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Inside Citigroup’s Attempt to Rally Wall Street to Pressure Gun Sellers [WSJ]
The bank wouldn’t lend to them or hold their deposits. It wouldn’t advise them on mergers, bond sales or stock offerings. Citigroup, its executives hoped, would be the first of many, the institution that rallied Wall Street around a plan to curb gun violence.
No one followed…. Citigroup executives believed putting pressure on retailers was the most effective strategy. JPMorgan Chase & Co. and Bank of America Corp. went in another direction entirely, limiting their dealing with gun manufacturers. Wells Fargo & Co. said lawmakers, not banks, should regulate guns. Divided, they had little hope of harnessing the power of the nation’s 4,800 banks to keep guns out of the hands of mass murderers.

Consumer sentiment falls to record low in June as inflation persists [Yahoo!]
"The final June reading confirmed the early-June decline in consumer sentiment ... Consumers across income, age, education, geographic region, political affiliation, stockholding and homeownership status all posted large declines," Joanne Hsu, director of the Surveys of Consumers, said in a statement.
"About 79% of consumers expected bad times in the year ahead for business conditions, the highest since 2009," Hsu added. "Inflation continued to be of paramount concern to consumers; 47% of consumers blamed inflation for eroding their living standards, just one point shy of the all-time high last reached during the Great Recession."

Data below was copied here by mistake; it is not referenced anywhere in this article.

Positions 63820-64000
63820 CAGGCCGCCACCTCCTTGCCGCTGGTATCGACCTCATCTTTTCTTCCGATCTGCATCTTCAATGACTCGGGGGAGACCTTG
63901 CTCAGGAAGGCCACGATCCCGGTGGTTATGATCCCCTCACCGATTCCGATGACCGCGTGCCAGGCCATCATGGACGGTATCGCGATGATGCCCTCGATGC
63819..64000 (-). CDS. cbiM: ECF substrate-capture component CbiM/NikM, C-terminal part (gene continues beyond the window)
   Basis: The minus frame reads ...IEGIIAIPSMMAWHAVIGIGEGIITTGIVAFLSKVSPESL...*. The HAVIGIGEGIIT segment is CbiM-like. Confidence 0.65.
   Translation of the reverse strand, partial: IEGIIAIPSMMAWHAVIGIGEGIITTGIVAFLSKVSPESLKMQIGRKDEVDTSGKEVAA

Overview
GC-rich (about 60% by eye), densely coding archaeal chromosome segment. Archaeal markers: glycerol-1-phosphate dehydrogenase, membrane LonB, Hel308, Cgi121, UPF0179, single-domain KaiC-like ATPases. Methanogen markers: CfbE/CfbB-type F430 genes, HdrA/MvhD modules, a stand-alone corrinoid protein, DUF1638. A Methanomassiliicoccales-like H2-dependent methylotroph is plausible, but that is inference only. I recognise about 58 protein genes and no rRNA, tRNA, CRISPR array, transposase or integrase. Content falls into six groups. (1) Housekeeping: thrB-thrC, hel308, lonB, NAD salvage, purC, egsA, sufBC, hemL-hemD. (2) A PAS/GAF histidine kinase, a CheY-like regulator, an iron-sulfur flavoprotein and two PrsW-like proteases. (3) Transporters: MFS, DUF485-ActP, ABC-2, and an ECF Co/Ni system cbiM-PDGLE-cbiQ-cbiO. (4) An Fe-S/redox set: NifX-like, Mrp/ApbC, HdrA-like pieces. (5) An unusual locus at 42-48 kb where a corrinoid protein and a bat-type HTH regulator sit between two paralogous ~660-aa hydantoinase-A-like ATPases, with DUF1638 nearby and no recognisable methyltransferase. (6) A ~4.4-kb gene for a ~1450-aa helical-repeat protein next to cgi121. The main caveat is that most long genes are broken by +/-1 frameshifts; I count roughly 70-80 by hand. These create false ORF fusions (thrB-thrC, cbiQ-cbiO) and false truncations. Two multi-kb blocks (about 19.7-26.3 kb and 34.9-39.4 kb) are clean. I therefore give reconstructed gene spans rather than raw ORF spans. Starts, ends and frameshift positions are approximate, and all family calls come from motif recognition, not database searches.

Banks Face Risks From Geopolitics, Staff Turnover, OCC Says [WSJ]
Financial institutions are managing to comply with complex sanctions on Russia imposed by the U.S. and its allies following the Kremlin’s invasion of Ukraine, while facing growing competition for compliance professionals, at both the management and staff levels, according to the report. In particular, more cryptocurrency companies are looking to hire experienced compliance staff, including by hiring directly from the traditional finance sector, to help them navigate an evolving regulatory landscape.

West pushes Russia into its first foreign debt default since 1918 [CNN]
Moody's credit ratings agency said Monday that the missed deadline "constitutes a default" and it predicted that Russia would default on more payments in the future, given a decree on June 22 by the Kremlin that it would service its foreign debt in rubles, rather than the currencies the bonds were issued in.
Russia denied it was in default, saying the payments due Sunday had been made, in dollars and euros, on May 27 and the money was stuck with Euroclear, a clearing house based in Belgium.

Hong Kong’s Struggle to Lure Bankers Dims Its Role as a Global Finance Hub [WSJ]